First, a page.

If Leaping Les & the Sleep Deprived were an ’80s era punk band, our own Four Hands would have torn down the house with his onstage antics tonight. With four on board and plenty of wind, putting in a good race on PERSPECTIVE can be a tough challenge in the best of times, but add to that the fact that Dave is on the steep part of the learning curve and Lazy Sheet and I had our heads full of moth balls after losing a lot of sleep on the LO300, and you can see what kind of gap Les had to fill. Squirrel got his nickname from running all over the boat to cover many positions. Following that tradition, Four Hands might be rechristened as Chipmunk!
The adventure started when we couldn’t start the engine, and chose to sail out of the dock on the #3 headsail. Easy Peasy!
The wind out on the course seemed pretty high, so we kept the number 3 up for a while, but it became clear that the fury was out of the wind, so we (I mean Les & Dave) changed to the #1 just in time for our prestart. Of course, as soon as that was done, the wind came back up to 13 knots or so. No time to change to #2, so we went with it.
Before the race, I had made a point that we were just out to have fun, and avoid a DNC, but once we got into start sequence that mission was chucked overboard and focus and decisiveness came from deep reserves of energy (and an afternoon nap!). As a result, we had a well-timed start near the middle of the line, Top Gun just to leeward and Battlewagon down at the pin end. Sandpiper got the boat end. Here we go!
But we weren’t pointing. In fact, the boat was performing like it did about two seasons ago, and we quickly fell off the line, conceding height to windward to the entire fleet. Les made some minor adjustments to the car position, Dave fine tuned the mainsail and we were back on track — it just goes to show how much we have learned as a crew, and how much we rely on individual experience in each position to eke out the most from the boat. Having fallen behind, we needed to try something different to win back some distance, and pushed in far to the Hamilton shore before approaching #3 on port. It worked, and we were back in it!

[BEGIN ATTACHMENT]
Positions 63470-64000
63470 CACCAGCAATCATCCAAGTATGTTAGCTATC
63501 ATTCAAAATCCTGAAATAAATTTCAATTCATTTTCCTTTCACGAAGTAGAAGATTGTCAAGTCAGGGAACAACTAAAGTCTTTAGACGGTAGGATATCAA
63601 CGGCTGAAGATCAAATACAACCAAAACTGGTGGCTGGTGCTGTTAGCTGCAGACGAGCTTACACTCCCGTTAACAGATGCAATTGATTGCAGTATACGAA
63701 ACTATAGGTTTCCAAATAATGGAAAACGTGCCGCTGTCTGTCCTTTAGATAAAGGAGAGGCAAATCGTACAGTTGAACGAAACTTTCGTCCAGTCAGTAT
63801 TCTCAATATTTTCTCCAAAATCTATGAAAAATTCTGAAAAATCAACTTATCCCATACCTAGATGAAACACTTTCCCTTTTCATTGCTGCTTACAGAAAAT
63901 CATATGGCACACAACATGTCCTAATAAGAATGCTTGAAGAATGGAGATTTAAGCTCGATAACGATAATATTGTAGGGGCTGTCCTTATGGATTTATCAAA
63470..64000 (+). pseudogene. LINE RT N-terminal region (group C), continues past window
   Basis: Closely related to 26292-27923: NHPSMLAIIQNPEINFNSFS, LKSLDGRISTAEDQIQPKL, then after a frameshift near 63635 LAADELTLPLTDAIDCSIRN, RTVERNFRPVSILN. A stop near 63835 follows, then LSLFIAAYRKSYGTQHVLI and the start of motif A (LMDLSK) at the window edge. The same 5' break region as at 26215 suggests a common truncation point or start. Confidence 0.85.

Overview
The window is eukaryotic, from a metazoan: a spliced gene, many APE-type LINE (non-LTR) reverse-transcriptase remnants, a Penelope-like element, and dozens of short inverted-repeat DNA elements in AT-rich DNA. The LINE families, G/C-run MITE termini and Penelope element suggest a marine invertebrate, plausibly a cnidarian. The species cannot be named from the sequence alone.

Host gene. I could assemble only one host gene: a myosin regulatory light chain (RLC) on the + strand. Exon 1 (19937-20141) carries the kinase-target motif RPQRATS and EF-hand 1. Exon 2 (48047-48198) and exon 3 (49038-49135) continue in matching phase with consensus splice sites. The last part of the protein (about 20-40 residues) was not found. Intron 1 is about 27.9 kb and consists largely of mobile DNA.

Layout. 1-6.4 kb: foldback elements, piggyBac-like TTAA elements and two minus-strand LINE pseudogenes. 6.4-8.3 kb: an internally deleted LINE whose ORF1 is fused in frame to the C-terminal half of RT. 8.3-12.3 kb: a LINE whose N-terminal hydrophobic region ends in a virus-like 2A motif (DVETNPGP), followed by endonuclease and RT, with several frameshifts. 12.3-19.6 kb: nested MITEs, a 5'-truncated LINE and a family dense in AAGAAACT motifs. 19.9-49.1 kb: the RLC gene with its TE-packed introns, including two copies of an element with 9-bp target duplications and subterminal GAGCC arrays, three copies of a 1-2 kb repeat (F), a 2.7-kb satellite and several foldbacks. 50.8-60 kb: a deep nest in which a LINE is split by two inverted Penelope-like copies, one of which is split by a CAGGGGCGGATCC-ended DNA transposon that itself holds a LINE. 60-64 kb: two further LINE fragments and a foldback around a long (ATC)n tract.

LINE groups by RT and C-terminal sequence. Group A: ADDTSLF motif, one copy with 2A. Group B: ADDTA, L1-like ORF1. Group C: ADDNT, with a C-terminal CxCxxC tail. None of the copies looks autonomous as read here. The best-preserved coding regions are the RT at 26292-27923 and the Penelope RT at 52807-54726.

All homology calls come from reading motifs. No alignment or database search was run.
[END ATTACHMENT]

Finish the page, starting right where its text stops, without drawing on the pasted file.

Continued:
At the layline, we tacked just in front of Sandpiper, but then we got a knock and it became clear we would not fetch the mark. Two more tacks and we were around. And behind…again.
We were rigged for a jibe set, but the wind had backed further SW, so we sailed hot on jib alone while Four Hands got the pole lines ready under the jib. A jibe at the Hamilton Yacht club, and a clean hoist we now had a very deep spinnaker run down to the golf course.
It was like role reversal — usually we are the ones who sail hotter lines with the spinnaker while the J35s soak their way to the leeward mark. This time we were soaking while the rest of the fleet sailed extra distance. It worked out well for us, as we sawed off a lot of distance and earned the inside lane on Sandpiper. Just Top Gun and Battlewagon ahead.
Once nice thing about soaking is that it is easy to free-fly the spinnaker, so Les was able to get the pole down early and we could hold the kite up until the last possible moment. Four Hand jumped into his chipmunk hole with the spinnaker in tow like his superhero cape. Down it came like liquid, and we rounded the mark tight so that Sandpiper could get inside us.
Awesome, we are now in third place in a fleet of six, with Sandpiper right behind. Strategic decision: cover Sandpiper, let Battlewagon go, and hope that Remarkable doesn’t overtake when they split the course. Tack one: perfect, we are straight to windward of Sandpiper. They are sailing a bit faster and lower than us. They tack, and have to dip us. We tack to cover after crossing ahead: Oh no! The spinnaker halyard interferes with the jib sheet. We recover quickly but have lost a few precious boat lengths. Next crossing, they are ahead. We split the course and keep heading to Burlington, and they don’t tack to cover. This is our chance. We get a lift. Need one more tack to fetch the finish line. Remarkable has closed the distance. Tack three: crisp. We are fetching the pin end on Starboard. Will we force Remarkable and Sandpiper to dip us? Knock. We cross ahead of Remarkable, but behind Sandpiper and we will need another tack to finish, or at least to shoot the line. Sandpiper finishes, Remarkable tacks, we shoot the line.
We hear two horns in quick succession, about 3 seconds between them. Were we close enough to get Remarkable on PHRF?……..YES!
So we were one lift (or jammed spinnaker halyard) away from a third place finish, but managed to pull of a fourth. Not bad for Leaping Les & the Sleep Deprived. Thank goodness for the punk energy of our lead singer tonight 🙂
And afterwards we sailed the boat right into our slip under headsail alone. I guess, handling PERSPECTIVE has become so second nature that I can do it in my sleep ;-).
But that was the end of the line. All the energy in the reserve tank was spent. Lazy Sheet went home, and I had trouble putting together complete sentencezzz.